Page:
Alexander, Jonathan, and Jacquline Rhodes. “Flattening Effects: Composition’s Multicultural Imperative and the Problem of Narrative Coherence.” CCC 65.3 (2014): 430-54. (25 pages)
Alexander and Rhodes, like others, offer a critique of multicultural pedagogy; namely, “multicultural pedagogies frequently rely on narratives of inclusion, which often seek to contain difference in order to make legible, identifiable, and thus acceptable to a normative readership. In the process, the ‘other’ is tamed as a knowable entity” (431). Within the lens of queerness, these authors push back against “the multicultural imperative to ‘include’ queerness as another ‘difference’ in composition curriculum” and thus containing and defining queerness in relation to normative, knowable, attainable categories; rather, Alexander and Rhodes seek to develop a pedagogy that seeks to understand “the ways queerness can exceed normalizing categories of identify” (432). Such a pedagogy “acknowledges not just our commonality, but also our potential incommensurability and unknowability to one another” (432).
Their emphasis on the flattening effects of inclusion narratives is position, historically, against the turn toward multiculturalism in composition studies. The goal of multicultural pedagogy, as they write, “is to heighten students’ awareness of the diverse subject positions people inhabit as a way of cultivating tolerance for the many varieties of experience that people have in our world” (434). However, the writing that emerges from such a perspective is often materialized in inclusion narratives which discursively “reduces and flattens difference into easy, normative legibility” (438). This is what they call the flattening effect, where identities of difference are reduced in the process of seeing identities of difference as “identical to (or identifiable with) your own” (438). “Many of us have our differences erased by an overriding narrative of shared humanity” (438). As the authors describe, the good intentions of narratives of inclusion, then, are problematic in three ways:
- “first, …the specific experiences of personal discrimination or violence that emanate form systemic oppressions are left unexplored.”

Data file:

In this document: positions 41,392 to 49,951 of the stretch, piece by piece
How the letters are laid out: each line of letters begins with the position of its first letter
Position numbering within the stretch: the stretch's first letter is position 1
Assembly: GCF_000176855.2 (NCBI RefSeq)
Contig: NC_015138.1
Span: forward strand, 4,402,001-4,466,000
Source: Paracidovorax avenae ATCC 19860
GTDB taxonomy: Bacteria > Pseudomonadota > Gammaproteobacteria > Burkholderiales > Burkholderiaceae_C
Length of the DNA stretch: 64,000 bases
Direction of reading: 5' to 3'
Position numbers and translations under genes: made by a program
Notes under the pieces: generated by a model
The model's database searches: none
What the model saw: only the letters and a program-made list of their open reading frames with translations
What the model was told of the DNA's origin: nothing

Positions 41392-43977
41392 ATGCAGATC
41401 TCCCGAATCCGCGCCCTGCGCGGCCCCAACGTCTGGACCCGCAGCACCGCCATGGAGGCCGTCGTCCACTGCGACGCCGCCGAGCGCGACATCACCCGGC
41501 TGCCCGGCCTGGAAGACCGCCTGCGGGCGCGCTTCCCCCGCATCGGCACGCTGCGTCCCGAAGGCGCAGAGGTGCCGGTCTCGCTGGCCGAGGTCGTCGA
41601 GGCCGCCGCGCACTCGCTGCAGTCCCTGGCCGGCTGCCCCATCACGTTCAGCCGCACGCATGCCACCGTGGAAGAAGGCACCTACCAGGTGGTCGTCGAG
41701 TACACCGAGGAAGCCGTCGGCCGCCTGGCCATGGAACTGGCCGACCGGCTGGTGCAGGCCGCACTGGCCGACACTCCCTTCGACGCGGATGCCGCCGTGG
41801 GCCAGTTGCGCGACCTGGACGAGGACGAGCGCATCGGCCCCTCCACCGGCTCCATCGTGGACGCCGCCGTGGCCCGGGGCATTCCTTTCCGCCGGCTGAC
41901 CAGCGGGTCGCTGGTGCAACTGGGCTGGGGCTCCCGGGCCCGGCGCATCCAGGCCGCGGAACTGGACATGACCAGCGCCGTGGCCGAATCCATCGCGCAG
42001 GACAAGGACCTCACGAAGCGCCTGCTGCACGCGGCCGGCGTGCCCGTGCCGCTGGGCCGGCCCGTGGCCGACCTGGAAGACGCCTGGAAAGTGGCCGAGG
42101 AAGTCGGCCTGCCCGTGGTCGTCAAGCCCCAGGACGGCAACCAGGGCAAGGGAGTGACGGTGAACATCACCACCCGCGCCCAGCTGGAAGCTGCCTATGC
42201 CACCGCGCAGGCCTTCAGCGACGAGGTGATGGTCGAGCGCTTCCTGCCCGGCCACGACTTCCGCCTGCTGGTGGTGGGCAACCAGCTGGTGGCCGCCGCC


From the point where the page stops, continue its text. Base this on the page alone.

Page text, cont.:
- “Second, and along the same lines, the narratives elide potential understanding or exploration of the richness of difference its own right.”
- Third, “the narratives give us a strong sense of the human as knowable, as reducible to a set of desired traits. In the process, difference is disparaged—if not directly, then obliquely but nonetheless damagingly” (439).
The authors then turn specifically to queerness, and its unique position in relation to discourse. “How shame, how the body makes us feel, how the body makes us do—that cannot always be controlled by discourse, for there is always the simultaneous experience of ‘I shouldn’t feel this way’ and ‘I do feel this way’” (441). In this sense, Alexander and Rhodes depart from a universally social constructivist view of discourse, pointing to the affective, in many way non-discursive, frame of queerness: “Even our present interest in the idea of social constructionism serves as a way to talk about composing the self (selves); the mutuality of writing-into-being and being-written-into-being is seductive, a pas de duex that reassures us of our place in the culture whose language we share. And yet, this sense of composition leaves out the keen sense of what it means to be composed, that is, not the written-into-beingness but the marshaling of one’s inner resources in order to control the inappropriate response” (441).
They advocate, then, for a “pedagogy of the unknowable” (445): how do we teach in the gray areas between polarized and understand of difference? One way is to prompt students “not [to] write about what they believe they ‘know’ about one another, but what they suspect they do not know” (445). Such writing emphasizes the uncertainty of identities as well as discomfort in not knowing. They also point to texts, such as Anzaldúa, that are “designed to both include and alienate” (446). As they conclude, the focus of such topics within a composition course is important to emphasize that “unknowability is the proper subject of writing itself” (451).